Kliptown, Soweto, was where the freedom charter was signed. It was where the struggle against racism and minority rule began. Mandela, Govan Mbeki—father of Thabo—and even Robert Mugabe, who was a student in South Africa, all hid out in the “safe houses” and “shebeens” (illegal bars and brew houses) of Kliptown.
Today the nation goes to the polls. Here there are long queues to vote, but most of the old people are not interested. When Mandela used to stand to speak, the Kliptowners would form a semicircle around him, and offering a pliable but strong line of defence from the police. I met old women who had thrown themselves forward as his human shields. They are not voting today—they have lived in squalour all their lives and are disillusioned. It is the younger people who wait in the very long queues, the young who have hope.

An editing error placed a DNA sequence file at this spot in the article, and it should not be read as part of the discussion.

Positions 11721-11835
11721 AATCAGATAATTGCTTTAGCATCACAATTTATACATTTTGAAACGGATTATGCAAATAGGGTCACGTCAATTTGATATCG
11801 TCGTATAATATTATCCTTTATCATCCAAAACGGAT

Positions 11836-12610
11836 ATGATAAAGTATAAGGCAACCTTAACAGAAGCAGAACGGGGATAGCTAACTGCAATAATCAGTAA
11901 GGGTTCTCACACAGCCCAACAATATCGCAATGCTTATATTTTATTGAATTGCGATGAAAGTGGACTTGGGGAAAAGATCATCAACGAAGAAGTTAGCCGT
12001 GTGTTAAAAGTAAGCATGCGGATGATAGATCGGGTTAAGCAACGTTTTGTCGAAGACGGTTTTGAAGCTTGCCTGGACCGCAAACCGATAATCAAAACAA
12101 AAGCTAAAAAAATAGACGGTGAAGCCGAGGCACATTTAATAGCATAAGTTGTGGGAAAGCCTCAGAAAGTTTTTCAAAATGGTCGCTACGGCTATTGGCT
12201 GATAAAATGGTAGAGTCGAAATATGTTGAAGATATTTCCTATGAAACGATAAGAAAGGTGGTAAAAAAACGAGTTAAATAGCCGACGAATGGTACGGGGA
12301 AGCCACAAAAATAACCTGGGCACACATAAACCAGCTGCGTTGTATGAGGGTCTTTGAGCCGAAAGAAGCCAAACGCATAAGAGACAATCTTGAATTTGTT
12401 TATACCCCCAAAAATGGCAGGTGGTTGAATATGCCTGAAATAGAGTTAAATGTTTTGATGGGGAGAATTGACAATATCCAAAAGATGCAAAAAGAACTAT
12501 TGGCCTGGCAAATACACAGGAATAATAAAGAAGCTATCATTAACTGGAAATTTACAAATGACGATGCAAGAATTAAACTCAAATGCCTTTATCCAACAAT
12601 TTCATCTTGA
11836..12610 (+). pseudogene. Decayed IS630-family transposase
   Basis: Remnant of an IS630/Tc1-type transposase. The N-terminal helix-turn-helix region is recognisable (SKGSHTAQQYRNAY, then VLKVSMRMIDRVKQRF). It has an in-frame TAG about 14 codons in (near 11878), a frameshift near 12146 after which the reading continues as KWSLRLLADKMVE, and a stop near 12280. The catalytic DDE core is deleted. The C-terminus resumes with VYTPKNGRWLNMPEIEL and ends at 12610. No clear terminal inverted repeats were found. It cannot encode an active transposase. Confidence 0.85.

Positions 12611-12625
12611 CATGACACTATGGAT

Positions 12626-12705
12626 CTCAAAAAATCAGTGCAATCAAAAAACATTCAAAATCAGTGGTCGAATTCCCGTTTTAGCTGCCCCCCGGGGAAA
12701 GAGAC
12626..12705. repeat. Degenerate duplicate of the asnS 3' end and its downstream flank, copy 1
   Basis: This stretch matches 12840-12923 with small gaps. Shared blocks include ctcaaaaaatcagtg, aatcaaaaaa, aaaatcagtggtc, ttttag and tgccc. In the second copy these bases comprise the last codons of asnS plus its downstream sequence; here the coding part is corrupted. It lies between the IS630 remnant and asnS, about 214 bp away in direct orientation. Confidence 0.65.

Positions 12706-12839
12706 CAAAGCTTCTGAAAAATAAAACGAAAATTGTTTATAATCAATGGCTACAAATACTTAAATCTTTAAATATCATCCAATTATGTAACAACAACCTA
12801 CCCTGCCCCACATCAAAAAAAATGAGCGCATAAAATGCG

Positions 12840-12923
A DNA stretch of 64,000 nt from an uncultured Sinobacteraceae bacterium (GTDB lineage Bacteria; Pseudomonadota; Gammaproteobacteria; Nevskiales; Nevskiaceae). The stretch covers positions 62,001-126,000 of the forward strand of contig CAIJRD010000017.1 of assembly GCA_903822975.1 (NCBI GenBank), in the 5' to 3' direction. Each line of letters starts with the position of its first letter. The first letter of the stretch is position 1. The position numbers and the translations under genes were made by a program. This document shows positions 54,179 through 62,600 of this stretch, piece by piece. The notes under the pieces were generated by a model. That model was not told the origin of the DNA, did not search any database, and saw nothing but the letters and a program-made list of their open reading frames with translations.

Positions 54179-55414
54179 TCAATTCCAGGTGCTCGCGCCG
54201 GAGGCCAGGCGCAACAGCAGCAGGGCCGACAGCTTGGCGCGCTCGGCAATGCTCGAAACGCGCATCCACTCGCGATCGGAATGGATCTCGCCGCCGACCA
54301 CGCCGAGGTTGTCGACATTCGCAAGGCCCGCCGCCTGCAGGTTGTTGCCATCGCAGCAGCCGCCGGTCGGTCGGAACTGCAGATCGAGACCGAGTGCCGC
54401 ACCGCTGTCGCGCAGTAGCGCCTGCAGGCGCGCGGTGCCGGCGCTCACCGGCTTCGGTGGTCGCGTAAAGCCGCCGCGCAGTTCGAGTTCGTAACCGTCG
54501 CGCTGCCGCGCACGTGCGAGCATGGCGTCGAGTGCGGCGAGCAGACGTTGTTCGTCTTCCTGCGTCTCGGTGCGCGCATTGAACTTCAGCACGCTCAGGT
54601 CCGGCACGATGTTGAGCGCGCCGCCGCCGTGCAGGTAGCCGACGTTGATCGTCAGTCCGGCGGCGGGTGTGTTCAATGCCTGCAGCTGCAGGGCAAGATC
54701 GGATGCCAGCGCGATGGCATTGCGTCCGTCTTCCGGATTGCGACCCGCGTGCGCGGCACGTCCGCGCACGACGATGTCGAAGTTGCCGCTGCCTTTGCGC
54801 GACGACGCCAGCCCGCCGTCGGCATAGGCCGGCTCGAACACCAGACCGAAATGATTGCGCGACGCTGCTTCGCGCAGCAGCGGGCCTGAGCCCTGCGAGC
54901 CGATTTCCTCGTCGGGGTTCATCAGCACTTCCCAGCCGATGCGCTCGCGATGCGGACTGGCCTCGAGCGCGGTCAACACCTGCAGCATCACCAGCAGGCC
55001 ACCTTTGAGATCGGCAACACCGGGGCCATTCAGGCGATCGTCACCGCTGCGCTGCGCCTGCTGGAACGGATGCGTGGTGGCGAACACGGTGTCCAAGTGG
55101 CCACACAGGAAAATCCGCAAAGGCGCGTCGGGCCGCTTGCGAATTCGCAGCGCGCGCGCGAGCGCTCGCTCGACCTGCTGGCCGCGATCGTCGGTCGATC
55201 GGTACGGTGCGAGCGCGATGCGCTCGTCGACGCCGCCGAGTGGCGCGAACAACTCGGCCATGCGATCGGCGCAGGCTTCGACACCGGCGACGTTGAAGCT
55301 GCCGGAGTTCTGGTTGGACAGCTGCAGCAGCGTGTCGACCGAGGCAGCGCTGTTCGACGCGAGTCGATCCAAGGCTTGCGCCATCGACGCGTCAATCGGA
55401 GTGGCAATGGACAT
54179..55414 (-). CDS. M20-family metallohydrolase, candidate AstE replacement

The housing conditions of Kliptown—away from gentrified Soweto proper—can be just as bad as anywhere in Africa. It’s a slum. Parts of the film Tsotsi were shot here. Nothing had to be dressed down for the film. It really is like that. There are a total of 100 new housing units for a community that needs, by my estimate, 40 times that number. But the community—the original dumping ground for all those who didn’t fit—is now close-knit and wants to stay together. It’s an impossible circle to square. There is no land for the houses needed. But better provision of electricity and water would help. Houses use street standpipes. A fair bit of hot wiring seems in evidence. Instead of proper plumbing there is a huge number of randomly-spaced public chemical toilets, resulting in rock festival standards of sanitiation.
When the young Mandela campaigned, Kliptown was multiethnic. Chinese merchants provided the rice and vegetables for the delegates to the freedom charter convention, while a Jewish butcher provided the meat. They’ve all gone now. I wander the streets and some of the middle-aged men mistake me for Stephen Tang, who had been their boyhood streetmate years ago and went away to be prosperous. I am greeted with open arms and express great embarrassment that I am not their old friend.